CFO Mark McCaffrey told analysts that up to two thirds of the growth could be attributed to the aftermarket, where domains sell at premium prices, and GoDaddy “saw an uptick in both volume and average deal size”.

He also highlighted GoDaddy Registry as a key growth contributor, due to the launch in Q4 of a “reputation protection solution” that I can only assume refers to the AdultBlock service that blocks trademarks in the company’s four porn gTLDs.

GoDaddy sent out renewal notices for AdultBlock, valued at as much as $30 million, in December.

It’s not currently possible to measure the success of AdultBlock from public data sources. GoDaddy expunged the roughly 80,000 blocked .xxx domains from its zone file on December 1. Whereas they previously resolved to a registry placeholder, now they do not resolve at all.

Domains revenue for the full year was $1.81 billion, up 19.5%. Including non-domains businesses, annual revenue was $3.81 billion, up 15%.

The company had 2021 net income of $242.8 million, reversing a loss of $494.1 million in 2020.

.xxx shows up in botnet top-five TLDs for the first time

Kevin Murphy, January 21, 2022, Domain Registries

It is a truth universally acknowledged that the cheaper a TLD, the more likely it is to be abused by bad actors, and that may be what happened to .xxx in the fourth quarter.

SpamHaus listed .xxx as its fourth most-abused TLD for botnet command and control domains in its newly published Q4 statistics, a new entry on the top 20 table that raised researchers’ eyebrows.

From zero, .xxx went up to 223 C&C domains in the period, sandwiched between .ga’s 143 and .xyz’s 396, SpamHaus said. It worked out to 2.4% of .xxx’s active domains, the compamny said.

.com was of course still the runaway leader, with 3,719 C&C domains. .top came in second, with 715 domains.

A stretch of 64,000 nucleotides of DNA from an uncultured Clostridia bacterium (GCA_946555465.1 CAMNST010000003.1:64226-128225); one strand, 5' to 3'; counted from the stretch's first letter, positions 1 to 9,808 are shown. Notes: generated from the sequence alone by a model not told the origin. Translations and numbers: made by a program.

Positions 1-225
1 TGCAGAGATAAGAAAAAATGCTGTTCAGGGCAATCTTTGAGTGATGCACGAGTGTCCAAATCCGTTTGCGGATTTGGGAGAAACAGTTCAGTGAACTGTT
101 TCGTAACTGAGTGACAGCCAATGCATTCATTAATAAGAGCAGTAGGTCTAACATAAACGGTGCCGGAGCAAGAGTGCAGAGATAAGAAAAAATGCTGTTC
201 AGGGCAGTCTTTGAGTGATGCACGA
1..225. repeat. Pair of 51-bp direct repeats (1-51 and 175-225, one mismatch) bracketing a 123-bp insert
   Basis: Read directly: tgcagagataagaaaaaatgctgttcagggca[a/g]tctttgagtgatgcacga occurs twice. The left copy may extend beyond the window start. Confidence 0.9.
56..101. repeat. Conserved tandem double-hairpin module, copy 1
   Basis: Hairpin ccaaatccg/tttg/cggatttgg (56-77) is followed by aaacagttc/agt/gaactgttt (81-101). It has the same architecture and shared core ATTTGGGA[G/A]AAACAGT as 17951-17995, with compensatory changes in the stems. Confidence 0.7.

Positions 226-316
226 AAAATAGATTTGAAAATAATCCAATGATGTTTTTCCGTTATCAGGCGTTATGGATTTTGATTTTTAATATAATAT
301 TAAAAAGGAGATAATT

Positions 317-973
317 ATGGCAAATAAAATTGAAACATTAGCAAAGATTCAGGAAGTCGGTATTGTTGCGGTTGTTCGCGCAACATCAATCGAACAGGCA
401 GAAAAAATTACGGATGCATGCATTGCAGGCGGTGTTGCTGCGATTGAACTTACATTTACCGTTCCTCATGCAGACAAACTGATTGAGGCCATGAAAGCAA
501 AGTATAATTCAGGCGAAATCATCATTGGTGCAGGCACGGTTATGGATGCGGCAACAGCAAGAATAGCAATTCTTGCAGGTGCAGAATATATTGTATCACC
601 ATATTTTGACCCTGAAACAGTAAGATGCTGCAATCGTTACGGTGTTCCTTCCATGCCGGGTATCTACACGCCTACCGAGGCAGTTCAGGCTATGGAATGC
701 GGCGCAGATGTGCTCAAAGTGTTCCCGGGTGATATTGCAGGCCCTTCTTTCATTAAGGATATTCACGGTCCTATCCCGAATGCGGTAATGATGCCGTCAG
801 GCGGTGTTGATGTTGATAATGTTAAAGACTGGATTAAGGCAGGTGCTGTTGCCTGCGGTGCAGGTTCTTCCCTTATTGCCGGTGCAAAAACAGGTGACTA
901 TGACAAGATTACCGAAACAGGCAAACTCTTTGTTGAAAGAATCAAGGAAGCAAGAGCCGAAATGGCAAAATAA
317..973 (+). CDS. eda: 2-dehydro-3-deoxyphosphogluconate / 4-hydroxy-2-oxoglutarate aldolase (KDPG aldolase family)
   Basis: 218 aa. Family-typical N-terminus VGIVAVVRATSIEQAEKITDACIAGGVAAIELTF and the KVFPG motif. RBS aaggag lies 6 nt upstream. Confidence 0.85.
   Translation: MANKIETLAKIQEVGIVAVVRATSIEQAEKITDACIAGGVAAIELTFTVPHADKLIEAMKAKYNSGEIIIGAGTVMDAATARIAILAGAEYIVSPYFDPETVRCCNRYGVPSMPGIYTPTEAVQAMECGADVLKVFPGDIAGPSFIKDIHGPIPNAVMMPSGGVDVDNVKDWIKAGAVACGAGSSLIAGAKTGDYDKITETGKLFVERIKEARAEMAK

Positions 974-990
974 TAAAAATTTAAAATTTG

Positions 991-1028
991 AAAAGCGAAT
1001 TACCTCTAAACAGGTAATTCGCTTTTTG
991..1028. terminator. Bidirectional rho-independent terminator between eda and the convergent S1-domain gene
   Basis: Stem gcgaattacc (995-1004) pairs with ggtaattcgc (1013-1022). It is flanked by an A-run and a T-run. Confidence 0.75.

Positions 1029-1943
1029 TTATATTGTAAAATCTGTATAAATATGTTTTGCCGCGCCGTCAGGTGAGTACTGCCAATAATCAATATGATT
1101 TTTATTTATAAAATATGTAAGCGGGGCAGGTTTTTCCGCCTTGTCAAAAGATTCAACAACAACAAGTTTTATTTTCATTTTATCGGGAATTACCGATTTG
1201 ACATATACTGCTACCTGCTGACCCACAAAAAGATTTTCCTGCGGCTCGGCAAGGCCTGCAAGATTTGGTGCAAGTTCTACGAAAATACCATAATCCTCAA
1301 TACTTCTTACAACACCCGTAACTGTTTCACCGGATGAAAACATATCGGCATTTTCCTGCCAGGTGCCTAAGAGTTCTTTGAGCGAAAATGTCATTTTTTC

SpamHaus said:

We don’t often see new TLD entries within the top five of this Botnet C&C Top 20; however, .xxx, an adult TLD, run by registry ICM, has entered at #4. With less than 10,000 active domains but a total of 223 domains associated with botnet C&C activity in Q4 we can only assume that there are problems.

It’s noteworthy because .xxx is not a cheap TLD. With wholesale prices around $60, they usually sell for around $100 a year. Botnet operators, like other types of malefactor, usually choose cheap domains for their activities.

But in 2021 .xxx was celebrating its 10th anniversary, and at least one company was offering names at a .com-equivalent $10 a year, starting in the middle of the year and extending into Q4.

While .xxx registry ICM is now owned by GoDaddy, it was still part of MMX at the time the pricing promotion began.

GoDaddy gets another year to negotiate .xxx contract

Kevin Murphy, December 15, 2021, Domain Registries

ICANN and GoDaddy seem to have missed their deadline for long-term renewal of their .xxx registry agreement for a second time.

The contract was extended earlier this week until December 15, 2022, giving the parties another full year to bash out whatever amendments are needed.

The initial deal, signed in 2011, was due to expire March 31, but was extended until today to give more time for renegotiation.

.xxx was the last gTLD approved prior to the 2012 application round, and as such it has a few differences to the standard gTLD contract.

The fee structure is particularly complicated; originally, the registry had to pay ICANN $2 per domain, to stuff ICANN’s war chest for anticipated litigation, but that has been reduced through amendments over the years.

ICANN is always keen to bring older contracts into line with the standard Registry Agreement.

The .xxx contract, like legacy gTLDs before it, will be subject to public comment before approval.

GoDaddy is currently pushing renewals for its AdultBlock trademark-protection services.

Virgin territory as GoDaddy pushes $30 million porn domain renewals

Kevin Murphy, November 16, 2021, Domain Registries

Brand owners big and small are in for a potential surprise December 1, as their 10-year-old .xxx domain blocks expire and registrars bill their customers to convert them into a new annually-renewing GoDaddy service.

GoDaddy confirmed to DI today that it will “auto-convert” the old Sunrise B blocks, first sold by ICM Registry in 2011, to its new AdultBlock service, which provides essentially the same functionality but across four TLDs rather than one.

Tony Kirsch, head of professional services at GoDaddy Registry, said: